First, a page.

Broader Impact Sets You Apart

As one of the members of the review committee for the NSF Graduate Research Fellowship Program, choosing the right candidates is a difficult one. Many engineering candidates are more than qualified to the receive the fellowship. However, there is one aspect of the application that often sets candidates apart — the personal statement.

When examining one’s personal essay, its easy to assess most students are technically sound, there is no surprise there. Their research interests and background will often also align with the mission and vision of NSF. But what most students fail to recognize is how important clearly highlighting their broader impact in their personal essays will be. As a foundation that prides itself on making a lasting social impact, a candidate’s work must go beyond making an impact in their field. Can your work and research create impact on a national scale? On a global scale? Will your work impact under represented communities?  If a candidate can clearly express the impact their work will have, they can go far with NSF.

 

 

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7 Responses to Broader Impact Sets You Apart

  1. Robert Battikha says:

    Mmm, good point there. I totally agree! You can have the most technically impressive research project, but if there are no practical benifits that kinda puts a damper on it. This was a good reminder for me, to keep this in mind as I begin to develop research goals. Thank you!

  2. Monal Mehta says:

    Hey Ashley,

    I think you brought up a great point that most candidates are qualified to receive a fellowship, but need something extra to set them apart from the rest! I always have difficulty with writing personal statements, but I will definitely keep in mind the point you made of highlighting the broader impact of the research. Good luck with writing your grant this summer!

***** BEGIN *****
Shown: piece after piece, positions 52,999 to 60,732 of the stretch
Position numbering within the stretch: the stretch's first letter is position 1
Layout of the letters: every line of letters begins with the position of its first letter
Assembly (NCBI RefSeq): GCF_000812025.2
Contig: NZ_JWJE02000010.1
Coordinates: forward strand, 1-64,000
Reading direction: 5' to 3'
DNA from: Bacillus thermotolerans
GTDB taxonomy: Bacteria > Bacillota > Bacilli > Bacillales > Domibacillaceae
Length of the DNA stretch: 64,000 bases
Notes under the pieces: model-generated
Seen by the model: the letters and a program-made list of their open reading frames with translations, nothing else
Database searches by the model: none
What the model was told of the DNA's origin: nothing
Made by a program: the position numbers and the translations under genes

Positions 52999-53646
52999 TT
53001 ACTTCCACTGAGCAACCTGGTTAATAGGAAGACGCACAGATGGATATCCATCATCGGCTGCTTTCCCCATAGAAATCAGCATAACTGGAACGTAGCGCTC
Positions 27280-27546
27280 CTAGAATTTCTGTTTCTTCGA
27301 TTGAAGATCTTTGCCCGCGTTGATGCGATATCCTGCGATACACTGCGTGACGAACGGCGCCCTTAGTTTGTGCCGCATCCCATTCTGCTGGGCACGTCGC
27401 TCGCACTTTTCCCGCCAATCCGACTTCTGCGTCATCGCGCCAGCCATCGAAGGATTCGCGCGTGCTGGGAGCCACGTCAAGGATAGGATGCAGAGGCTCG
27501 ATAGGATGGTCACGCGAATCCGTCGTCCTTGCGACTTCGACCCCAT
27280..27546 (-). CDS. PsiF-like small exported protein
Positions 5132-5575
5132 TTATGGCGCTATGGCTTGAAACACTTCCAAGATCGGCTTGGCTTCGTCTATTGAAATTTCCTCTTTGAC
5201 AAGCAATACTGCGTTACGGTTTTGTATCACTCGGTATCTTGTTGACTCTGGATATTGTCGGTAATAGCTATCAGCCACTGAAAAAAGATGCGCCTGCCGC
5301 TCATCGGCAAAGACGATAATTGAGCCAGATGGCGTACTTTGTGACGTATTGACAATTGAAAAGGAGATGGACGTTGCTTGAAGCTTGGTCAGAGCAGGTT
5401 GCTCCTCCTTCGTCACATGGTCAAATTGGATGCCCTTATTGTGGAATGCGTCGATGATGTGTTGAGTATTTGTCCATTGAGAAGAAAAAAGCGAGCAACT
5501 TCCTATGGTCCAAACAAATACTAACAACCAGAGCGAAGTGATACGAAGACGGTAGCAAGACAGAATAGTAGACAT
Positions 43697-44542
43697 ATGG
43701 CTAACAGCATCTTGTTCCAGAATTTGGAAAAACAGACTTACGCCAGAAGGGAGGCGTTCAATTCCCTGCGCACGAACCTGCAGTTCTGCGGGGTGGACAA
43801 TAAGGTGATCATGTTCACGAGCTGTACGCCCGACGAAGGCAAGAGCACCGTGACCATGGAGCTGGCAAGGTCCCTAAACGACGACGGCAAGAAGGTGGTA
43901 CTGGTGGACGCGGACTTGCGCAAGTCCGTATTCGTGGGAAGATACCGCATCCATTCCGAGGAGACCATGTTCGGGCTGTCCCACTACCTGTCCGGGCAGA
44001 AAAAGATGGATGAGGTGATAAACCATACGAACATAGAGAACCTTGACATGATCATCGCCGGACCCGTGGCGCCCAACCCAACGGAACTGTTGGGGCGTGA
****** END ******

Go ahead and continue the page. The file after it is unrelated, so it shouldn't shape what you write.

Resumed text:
3. I think this is an important observation. Personal statements are so important in that they show what kind of writer a person can be and that is so important when trying to convey your research to a broad array of people. I think you are right in saying that while assessing one’s technical ability may be easier, the personal statement is what sets someone apart especially showing how one will make a lasting impact. I hope that we learn more about it through this Grad Fund process.

  4. Humna Awan says:

    Hey Ashley, I agree that highlighting the broader impacts of your research is a critical component of the application. Personally I feel that you normally know more about a work’s impacts if you truly understand it – making broader impact discussion in the proposal a great opportunity to show your insights into your research goals.

  5. Jen Novikov says:

    “Broader impact” claims can easily fall into self-aggrandisement, talking the talk without walking the walk. May you could think of a more modest critical approach. Instead of “global scale” and “impact[ing] under represented communities” (which to me vaguely hints to your class/geopolitical privilege), you could say how the data you explore will add to the understanding of a subject or community. Before reforming, dig deeper into who these people are.

    • Ashley Hollingshead says:

      I completely agree with you Jen! As someone who is a part of several under-represented communities, my own research will discuss how identity formations, institutions and policy connect to create or create barriers for communities of color. I am 100% with you; I believe that if your data/research does not create a deeper understanding of community, or will not benefit the community in some way or form, then you actually lack broader impact. And I believe that is the beauty of the NSF application; they explicitly ask you to discuss broader impacts in several sections of the application. I believe the application makes it really clear who is just “talking the talk without walking the walk.”

  6. Pingback: Dear member of the NSF GRF review committee, | GradFund Conversations

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